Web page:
Saturday, August 25, 2007
Sheri and I arrived at the labyrinth at La Providencia in the rural Peutz Valley (northwest of Alpine) at nearly seven in the evening. After winding our way for two miles through a valley that had obviously been ravaged by the 2003 Cedar Fire, we spied the small sign to the left and drove up a steep driveway to park in front of a small manufactured home. Sheri had called the Catholic Sisters who have maintained this place of prayer for the past thirty years, and, according to Sheri, they were most happy to have us there although we only waved at one of them from afar. The labyrinth is made up of small rounded stones slightly to the east of the house; two cement benches flank the labyrinth entrance. I sat on one and Sheri took the other as silence fell between us and we settled into our solitary time with God.
Sitting on the cold grey bench, I opened my Book of Common Prayer and prayed Evening Prayer, all but the General Thanksgiving. As I prayed, Sheri moved to the entrance of the labyrinth and began tracing her way to the center, a process that takes ten minutes or so, depending on how quickly one walks. Sheri told me before we settled on the benches that the usual way a labyrinth works is that one prays as one follows the path, and then arriving at the center, one sits and meditates. Then as one traces the way back out of the labyrinth, one releases to God all the things prayed about on the way into the center.
I stood at the entrance to the labyrinth, watching Sheri for a moment as she paced the winding pathway, and then I started. I prayed over our future, Keith, the kids and their futures, my extended family, and my health issues, and it seemed that I arrived at the center of the labyrinth very quickly despite trying to slow my steps. I sat down crosslegged on the dirt next to Sheri, closed my eyes to the sunset world around me, rested my upturned hands on my knees, and meditated using the Jesus Prayer: "Lord Jesus Christ, Son of God, have mercy on me, a sinner." I matched my breathing to the prayer: "Lord Jesus Christ" (as I deeply inhale) "Son of God" (as I slowly exhale) "have mercy on me" (inhale) "a sinner" (exhale). I felt relaxed, unhurried, as I concentrated on God. I tried to ignore the loud music emanating from a home hidden in the dense underbrush across the street (although I think it was Christian music), and not concentrating on the noise was easier than I thought it would be. Sheri rose from the ground several minutes before I did and worked her way out of the labyrinth, tussling my hair as she walked the portion of the path I was facing as I sat in the center. I rose, too, feeling much refreshed by the meditation, and also began tracing my path outwards, releasing to God all whom I had prayed over on my way in.
Too soon I found myself outside the labyrinth again, and Sheri meanwhile had discovered the origin of the wide, stone-lined path that went up a nearby hill to a large wooden cross on its crest. Along the sides of the path were wooden poles, each topped with a small pitched roof protecting small copper plates about 4 inches by 4 inches each that portrayed the Stations of the Cross. Two of the Stations had been untouched by the fire, the ones that showed Jesus falling. Eleven poles had been burned but the copper plates had been found and remounted, although blackened and scarred by the fire. Only one Station had to be completely reworked from the copper. According to what I had read online and also according to a small sign at the bottom of the hill, the Stations had come to symbolize the devastation of the fires four years ago to many who had lost all to the blazes. After we climbed to the summit after contemplating and quietly discussing each of the fourteen Stations, we came to the tall roughly-hewn cross. Large stones were piled at its base as well as a charred chunk of wood that also represented the loss of the more than 3000 homes and 17 lives taken by the Cedar Fire. Sheri climbed onto a large rock and contemplated the sunset (see photo on my 365 blog) while I stood spellbound as the last vestiges of sunset color waned and night began to fall in earnest. After we walked down the hill, I prayed aloud the General Thanksgiving from the Book of Common Prayer, and then we drove back into Alpine as the sky darkened for a glass of pinot grigio and a shared chocolate bread pudding at the Meditteranean restaurant.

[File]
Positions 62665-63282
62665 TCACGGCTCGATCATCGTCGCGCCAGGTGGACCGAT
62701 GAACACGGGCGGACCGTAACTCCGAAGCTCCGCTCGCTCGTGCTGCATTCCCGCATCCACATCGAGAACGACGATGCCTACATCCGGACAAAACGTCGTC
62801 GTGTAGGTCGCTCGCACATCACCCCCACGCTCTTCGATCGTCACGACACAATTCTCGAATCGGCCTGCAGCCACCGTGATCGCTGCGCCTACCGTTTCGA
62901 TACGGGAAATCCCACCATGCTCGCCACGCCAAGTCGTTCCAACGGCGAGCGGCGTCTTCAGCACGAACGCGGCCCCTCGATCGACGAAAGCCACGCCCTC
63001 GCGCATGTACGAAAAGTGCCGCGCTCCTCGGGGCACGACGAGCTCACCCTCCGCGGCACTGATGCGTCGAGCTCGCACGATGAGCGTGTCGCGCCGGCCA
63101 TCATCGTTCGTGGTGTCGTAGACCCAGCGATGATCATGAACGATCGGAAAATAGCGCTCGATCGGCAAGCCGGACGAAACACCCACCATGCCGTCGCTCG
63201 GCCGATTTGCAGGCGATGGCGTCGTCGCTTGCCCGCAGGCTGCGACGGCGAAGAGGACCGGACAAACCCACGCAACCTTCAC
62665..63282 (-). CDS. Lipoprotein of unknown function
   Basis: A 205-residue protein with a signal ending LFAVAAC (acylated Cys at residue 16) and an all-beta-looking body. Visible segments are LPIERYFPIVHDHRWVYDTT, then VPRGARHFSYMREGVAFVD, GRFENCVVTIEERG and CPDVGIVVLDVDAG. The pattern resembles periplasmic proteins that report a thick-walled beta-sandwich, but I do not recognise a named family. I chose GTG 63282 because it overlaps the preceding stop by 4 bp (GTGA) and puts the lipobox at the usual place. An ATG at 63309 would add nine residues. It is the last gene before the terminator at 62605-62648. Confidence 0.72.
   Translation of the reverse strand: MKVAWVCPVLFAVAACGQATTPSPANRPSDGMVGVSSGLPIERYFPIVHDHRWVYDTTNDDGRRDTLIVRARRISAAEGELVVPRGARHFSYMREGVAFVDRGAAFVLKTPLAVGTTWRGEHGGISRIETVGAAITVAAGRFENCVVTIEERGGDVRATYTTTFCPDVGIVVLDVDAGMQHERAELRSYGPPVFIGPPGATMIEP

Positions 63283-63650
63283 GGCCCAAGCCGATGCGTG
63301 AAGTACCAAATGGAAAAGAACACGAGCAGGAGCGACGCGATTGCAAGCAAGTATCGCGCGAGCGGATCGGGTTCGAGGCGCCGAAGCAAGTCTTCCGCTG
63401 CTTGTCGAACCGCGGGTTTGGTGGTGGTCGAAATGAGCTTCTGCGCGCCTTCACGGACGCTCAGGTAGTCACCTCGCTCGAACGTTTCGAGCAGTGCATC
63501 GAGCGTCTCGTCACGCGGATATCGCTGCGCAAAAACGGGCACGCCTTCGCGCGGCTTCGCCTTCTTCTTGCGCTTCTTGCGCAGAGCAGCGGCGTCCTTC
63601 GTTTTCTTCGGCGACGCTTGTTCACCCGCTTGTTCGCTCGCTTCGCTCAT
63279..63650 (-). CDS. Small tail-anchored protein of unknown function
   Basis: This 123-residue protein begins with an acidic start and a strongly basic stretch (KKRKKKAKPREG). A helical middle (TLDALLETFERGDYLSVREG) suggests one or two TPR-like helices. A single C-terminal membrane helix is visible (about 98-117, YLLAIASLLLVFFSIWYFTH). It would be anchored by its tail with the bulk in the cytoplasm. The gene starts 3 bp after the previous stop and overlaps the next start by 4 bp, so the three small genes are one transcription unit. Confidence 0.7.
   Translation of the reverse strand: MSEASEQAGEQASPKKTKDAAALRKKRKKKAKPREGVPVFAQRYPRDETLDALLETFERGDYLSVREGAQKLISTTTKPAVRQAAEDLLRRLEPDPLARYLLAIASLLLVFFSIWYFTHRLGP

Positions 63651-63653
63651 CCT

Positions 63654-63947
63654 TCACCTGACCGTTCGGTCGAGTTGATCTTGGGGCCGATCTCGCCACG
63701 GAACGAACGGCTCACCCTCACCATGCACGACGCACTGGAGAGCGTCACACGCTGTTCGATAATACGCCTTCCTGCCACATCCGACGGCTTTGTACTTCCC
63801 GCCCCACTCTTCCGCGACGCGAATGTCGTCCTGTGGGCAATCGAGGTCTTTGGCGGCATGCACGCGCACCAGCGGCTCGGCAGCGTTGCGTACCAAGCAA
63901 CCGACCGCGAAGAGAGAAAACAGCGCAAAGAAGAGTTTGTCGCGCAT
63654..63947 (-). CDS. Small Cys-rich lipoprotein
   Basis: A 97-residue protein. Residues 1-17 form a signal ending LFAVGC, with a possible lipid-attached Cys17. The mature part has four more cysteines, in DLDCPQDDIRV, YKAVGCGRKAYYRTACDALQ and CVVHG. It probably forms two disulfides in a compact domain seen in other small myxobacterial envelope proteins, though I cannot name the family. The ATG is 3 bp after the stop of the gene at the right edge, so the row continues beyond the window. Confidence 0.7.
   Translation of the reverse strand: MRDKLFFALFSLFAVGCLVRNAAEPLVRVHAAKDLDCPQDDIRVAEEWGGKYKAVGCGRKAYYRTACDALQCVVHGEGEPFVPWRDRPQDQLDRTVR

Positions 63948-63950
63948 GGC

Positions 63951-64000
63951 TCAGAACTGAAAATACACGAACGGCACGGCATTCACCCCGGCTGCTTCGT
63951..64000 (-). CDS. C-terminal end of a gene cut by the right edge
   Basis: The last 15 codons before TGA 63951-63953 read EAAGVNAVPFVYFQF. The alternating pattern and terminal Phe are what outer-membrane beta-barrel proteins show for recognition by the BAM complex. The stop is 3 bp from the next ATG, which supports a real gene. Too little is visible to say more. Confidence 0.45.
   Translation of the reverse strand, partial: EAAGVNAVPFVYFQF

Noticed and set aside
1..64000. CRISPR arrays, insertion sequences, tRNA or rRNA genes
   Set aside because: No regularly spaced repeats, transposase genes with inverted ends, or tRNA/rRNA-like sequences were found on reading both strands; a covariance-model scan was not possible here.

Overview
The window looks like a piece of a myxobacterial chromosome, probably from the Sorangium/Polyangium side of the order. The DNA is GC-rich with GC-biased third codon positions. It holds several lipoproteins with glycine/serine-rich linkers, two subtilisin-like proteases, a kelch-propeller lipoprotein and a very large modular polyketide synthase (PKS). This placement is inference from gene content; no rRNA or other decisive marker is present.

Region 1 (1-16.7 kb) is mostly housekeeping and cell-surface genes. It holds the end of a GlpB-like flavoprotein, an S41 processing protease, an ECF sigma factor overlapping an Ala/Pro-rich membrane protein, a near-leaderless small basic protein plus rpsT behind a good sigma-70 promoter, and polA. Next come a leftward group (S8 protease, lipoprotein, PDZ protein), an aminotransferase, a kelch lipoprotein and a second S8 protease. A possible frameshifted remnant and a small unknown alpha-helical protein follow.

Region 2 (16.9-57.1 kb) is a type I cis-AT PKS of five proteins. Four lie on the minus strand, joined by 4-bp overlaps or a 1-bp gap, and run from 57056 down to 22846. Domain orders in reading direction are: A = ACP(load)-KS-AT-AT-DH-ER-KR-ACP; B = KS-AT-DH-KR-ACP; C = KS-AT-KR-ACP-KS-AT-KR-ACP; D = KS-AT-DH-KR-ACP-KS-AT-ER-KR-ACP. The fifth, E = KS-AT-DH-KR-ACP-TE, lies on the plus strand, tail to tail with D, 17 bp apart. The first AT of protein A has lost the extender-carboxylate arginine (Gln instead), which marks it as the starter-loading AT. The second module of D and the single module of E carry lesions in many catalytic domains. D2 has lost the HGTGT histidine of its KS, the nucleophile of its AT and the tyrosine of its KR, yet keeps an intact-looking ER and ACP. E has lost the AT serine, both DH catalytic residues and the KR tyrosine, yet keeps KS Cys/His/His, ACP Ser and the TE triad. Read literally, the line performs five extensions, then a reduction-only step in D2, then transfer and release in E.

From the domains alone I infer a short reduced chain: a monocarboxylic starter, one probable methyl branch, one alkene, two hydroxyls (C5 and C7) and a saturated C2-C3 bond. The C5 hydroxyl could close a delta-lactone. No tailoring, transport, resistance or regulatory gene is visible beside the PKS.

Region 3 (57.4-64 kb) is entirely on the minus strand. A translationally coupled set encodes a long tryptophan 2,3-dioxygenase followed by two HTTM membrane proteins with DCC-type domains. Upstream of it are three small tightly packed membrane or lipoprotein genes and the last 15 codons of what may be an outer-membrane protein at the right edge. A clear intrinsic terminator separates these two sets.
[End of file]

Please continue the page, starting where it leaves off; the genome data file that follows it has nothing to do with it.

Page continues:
To come to this still place at sunset was so refreshing to my soul. To walk, pray, meditate, release, observe, contemplate, appreciate, climb, and wonder in silence and in a solitude mixed with easy companionship brought me to a space of inner stillness, a peace I've been craving all this hectic summer. God bless these dear elderly Sisters who watch over and care for this sacred place, and thanks be to God for the beauty of His Creation and for the gift of prayer and for the joy of release and for the peacefulness of my mind.
Peaceful for now, anyway, even if it will not remain so long....